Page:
Home sales have risen – but will we ever meet demand?

The housing market was tight on inventory even before the epidemic. Unfortunately we are nowhere near the end of the problem – but the effects of the epidemic seem to be finally diminishing.

Home sales rose in July

New data released by the National Association of Realtors (NAR) found that existing home sales rose a slight 2% in July – the second month in a row. According to the current season, the combined annual rate is 5.99 million.

Sales have risen 1.5% since last year’s warm summer.

Lawrence Eun, chief economist at NAR, said: “We see that inventory is starting to tick up, which will reduce the intensity of multiple offers. Most of the growth in home sales is still happening in the high-end market, while the mid-lower areas are not growing as much because there are still very few starter homes available.

Housing has been difficult for low-income Americans since the epidemic began. Prices have skyrocketed dramatically, and many families have been unnecessarily financially damaged by the epidemic. The reality is that many home buyers are planning to move out of the market until prices start to fall. In fact, only 0% of the market in July was made up of first-time homebuyers, a group that 40 historically accounted for about 0% of the market.

Bidding battles are still going on regularly. As of June, 89% of homes have been sold in less than a month – a huge jump from 56% in June 2019. Moreover, the houses spent 10 days less in the market than in June 2019 or a total of 17. The sellers had almost doubled the number of offers, a total of 4, then compared.

Redfin’s buyer demand index shows almost the same level of demand as last summer. However, it is important to note that the index has been steadily declining since the all-time high in February. Although still about 50 points higher than in 2019, it is declining.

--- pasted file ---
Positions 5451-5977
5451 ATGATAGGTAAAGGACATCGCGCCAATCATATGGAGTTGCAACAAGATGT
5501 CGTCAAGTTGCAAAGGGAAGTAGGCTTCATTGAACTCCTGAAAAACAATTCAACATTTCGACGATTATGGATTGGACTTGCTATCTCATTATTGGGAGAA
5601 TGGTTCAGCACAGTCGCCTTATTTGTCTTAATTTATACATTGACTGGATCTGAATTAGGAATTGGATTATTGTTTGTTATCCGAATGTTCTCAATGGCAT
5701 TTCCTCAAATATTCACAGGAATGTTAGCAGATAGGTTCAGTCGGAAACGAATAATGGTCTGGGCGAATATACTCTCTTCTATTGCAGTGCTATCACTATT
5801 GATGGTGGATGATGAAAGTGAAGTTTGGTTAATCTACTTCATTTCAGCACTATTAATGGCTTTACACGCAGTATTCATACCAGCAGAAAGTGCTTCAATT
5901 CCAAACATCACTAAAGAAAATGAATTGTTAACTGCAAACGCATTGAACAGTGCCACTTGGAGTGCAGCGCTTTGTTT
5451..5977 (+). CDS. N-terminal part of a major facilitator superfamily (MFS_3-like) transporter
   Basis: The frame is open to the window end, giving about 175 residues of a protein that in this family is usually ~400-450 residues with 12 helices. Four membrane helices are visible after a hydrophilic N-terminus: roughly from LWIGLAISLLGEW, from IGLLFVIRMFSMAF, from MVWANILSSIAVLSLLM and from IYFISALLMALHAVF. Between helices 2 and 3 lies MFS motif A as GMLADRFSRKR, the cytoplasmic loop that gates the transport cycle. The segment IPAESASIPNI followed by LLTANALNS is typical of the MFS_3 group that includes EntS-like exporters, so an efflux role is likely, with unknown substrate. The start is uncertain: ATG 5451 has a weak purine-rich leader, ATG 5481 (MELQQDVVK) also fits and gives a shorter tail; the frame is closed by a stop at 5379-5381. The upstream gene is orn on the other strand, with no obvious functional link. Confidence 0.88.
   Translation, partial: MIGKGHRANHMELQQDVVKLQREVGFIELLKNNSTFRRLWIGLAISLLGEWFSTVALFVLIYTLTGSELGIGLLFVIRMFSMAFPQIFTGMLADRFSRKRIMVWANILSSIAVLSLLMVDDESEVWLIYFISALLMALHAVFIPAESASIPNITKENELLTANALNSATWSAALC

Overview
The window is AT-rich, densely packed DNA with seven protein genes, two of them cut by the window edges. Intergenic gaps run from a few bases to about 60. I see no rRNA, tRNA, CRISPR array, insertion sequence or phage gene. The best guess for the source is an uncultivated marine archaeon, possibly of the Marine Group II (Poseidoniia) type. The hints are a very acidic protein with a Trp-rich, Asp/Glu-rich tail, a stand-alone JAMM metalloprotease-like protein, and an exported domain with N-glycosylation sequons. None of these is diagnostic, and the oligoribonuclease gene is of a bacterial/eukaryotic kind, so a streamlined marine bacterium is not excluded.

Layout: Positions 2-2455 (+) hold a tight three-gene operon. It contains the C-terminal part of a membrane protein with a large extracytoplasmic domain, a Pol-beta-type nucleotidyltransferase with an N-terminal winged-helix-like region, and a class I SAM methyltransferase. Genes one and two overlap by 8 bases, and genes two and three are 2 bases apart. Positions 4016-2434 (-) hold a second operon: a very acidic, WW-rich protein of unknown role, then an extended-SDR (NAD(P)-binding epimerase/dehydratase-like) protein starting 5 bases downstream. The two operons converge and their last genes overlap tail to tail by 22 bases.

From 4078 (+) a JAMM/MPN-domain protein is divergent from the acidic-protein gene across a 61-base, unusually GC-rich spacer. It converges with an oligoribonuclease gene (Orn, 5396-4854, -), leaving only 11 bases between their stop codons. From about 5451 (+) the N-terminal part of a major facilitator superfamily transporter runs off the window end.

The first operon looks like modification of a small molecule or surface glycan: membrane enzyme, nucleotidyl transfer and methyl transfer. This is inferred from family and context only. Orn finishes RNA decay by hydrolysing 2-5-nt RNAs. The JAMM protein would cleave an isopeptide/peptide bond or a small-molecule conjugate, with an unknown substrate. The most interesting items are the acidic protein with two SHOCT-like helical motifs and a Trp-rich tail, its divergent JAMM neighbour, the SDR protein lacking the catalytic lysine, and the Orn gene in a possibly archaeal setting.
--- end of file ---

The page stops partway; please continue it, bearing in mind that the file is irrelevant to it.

What factors are increasing supply?

We are still far from meeting the demand, but some things are pushing the ball towards balance.

First, with the rapid spread of delta diversity, there is the potential for stupid deals due to growing lawsuits and disruptions. Daniel Hale, chief economist at, said: “Continued economic recovery is the key to maintaining sales momentum and anything that hinders progress, such as the growing growth of Covid, could certainly push home sales.”

While COVID-19 may not be the only reason to increase supply, it is a reason.

Second, timber prices continue to fall, now in its 11th week of decline. Prices have fallen 74% to 39 399 since last Friday, reaching an all-time high of 5 1,515 per thousand board feet.

While there won’t be an immediate impact on the consumer end of the market, the return of pre-epidemic timber prices provides an incentive for builders who are sitting on the sidelines due to increased costs.

Wood is not only the building material included in house construction, but it is an integral element. Another concern is that the prices of cables, OSB and other materials are still hovering around the highest levels.

Regardless, the reduction of wood will bring back some homebuilders.

Third, we can only see a decline in buyer demand, which will lead to sales and listing profits.

Although demand is still skyrocketing, as mentioned earlier, economic curvature will naturally increase home sales.

Whether it’s wood, fleeing appreciation will push buyers out of many markets, give them war tenders, or inadequate wage growth চাহিদা the demand for current market pricing ধীরে is slowly declining.

Where are we going?

We do not know where the decline in demand will lead. We are still short of millions of new construction housing units, which will help us catch up. It’s probably we’ll be in the seller’s market until those housing units appear, whenever it can.

It is also a matter of government and politics. Some local and state governments have created strict regulations and environmental procedures that make it difficult to cut with red tape.

California, for example, recently mandated new solar panels and battery storage for most new high-rise residential development projects. In America’s most expensive state for housing, this type of legislation makes it difficult for lawmakers to carry out projects and make a profit, thus preventing them from being sent to a more profitable market with less hoop. Adding to the capacity crisis, builders must increase unit prices at breaks, including costs.

This is just one example. There are countless other regulations and laws that have led to dramatic housing price increases in California and its affordability elsewhere in the country.

Going forward, it will be interesting to see how governments respond to housing issues and whether the economy will continue to recover at a reasonable rate or fall short of its targets.

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